The office is not just a place filled with equipment and papers that need storage. The most important part of the office is the workforce–your employees, from the newest addition to the most senior members of the family. Everyone should be comfortable in the workplace so that they can perform their tasks with ease.
What you need most about your employees is their loyalty, and these little changes help you get it:
A Collaborative Environment
The startup culture is known for its unorthodox way of running the workplace. Where old companies had a rigid structure, newer and smaller companies, often with executives in their late twenties instead of forties, come up with unique and fun ways of managing people. It takes some getting used to, but considering the number of young employees entering the workforce, it makes sense for companies to make these changes. You don’t need to change everything in the workplace to make it more collaborative. You might already have good ideas in place; you just need more diverse teams that will help each other come up with out-of-the-box strategies.
Each member of the team needs their own space for work and storage. You don’t have to be an expert in commercial fit-outs to find the most ideal setup for your workplace. With the sizes of office spaces in Melbourne varying greatly, you might have ample space for individual cubicles or you might need to have a communal table for most of the team. The goal is to use whatever space you have to maximize workplace potential as well as that of your employees. It hardly makes sense to go with an open layout if it means having a big bare space in the middle of the room. Instead of inciting productivity, it might make employees lazier. In creative industries, however, the open floor plan makes sense because it allows for informal meetings to strike up ideas whenever needed.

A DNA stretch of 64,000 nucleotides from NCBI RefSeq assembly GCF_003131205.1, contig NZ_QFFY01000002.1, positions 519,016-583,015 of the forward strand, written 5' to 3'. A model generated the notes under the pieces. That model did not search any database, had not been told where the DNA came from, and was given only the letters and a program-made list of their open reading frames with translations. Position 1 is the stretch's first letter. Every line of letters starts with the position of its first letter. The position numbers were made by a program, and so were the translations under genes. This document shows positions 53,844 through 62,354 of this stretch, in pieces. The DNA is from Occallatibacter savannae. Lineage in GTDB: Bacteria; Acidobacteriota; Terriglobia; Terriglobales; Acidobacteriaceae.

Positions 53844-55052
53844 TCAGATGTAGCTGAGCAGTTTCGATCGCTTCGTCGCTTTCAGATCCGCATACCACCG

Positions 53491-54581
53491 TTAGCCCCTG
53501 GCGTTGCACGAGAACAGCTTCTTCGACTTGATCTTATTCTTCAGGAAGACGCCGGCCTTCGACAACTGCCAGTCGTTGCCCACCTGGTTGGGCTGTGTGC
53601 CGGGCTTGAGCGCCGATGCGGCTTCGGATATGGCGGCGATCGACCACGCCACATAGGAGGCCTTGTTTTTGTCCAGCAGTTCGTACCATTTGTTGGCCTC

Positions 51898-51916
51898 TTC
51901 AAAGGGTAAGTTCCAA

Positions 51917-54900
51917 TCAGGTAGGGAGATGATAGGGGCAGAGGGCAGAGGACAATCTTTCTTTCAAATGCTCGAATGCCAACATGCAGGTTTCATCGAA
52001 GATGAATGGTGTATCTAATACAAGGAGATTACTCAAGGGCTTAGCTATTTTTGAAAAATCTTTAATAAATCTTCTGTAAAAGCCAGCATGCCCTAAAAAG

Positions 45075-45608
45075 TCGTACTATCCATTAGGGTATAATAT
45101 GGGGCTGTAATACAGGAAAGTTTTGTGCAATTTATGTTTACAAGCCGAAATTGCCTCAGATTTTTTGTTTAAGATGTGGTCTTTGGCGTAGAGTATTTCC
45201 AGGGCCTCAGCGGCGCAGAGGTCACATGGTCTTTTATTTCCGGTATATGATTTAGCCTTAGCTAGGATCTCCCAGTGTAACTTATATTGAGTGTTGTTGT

The work environment is designed around the people you hire, which makes it important to seek out those who can perform in the kind of office you have. You can have all the trappings of a collaborative environment and all the free lunches, but if your employees are not willing to make an effort to get to know their colleagues, it will all amount to nothing. From the hiring stage, your human resource department should already be looking at candidates who will fit the company culture you are trying to build. This does not mean rejecting all applications that do not show an outgoing individual, of course. Introverts need not be singled out as a bad fit. They can be a good fit for your team if they have the right skills and interests that will vibe with other members. As long as they are willing to go outside their comfort zone, they deserve a chance.
You design your office to be a conducive place of work for every employee. However, it’s not just the cubicles that need designing. Consider the people and how they fit in, too.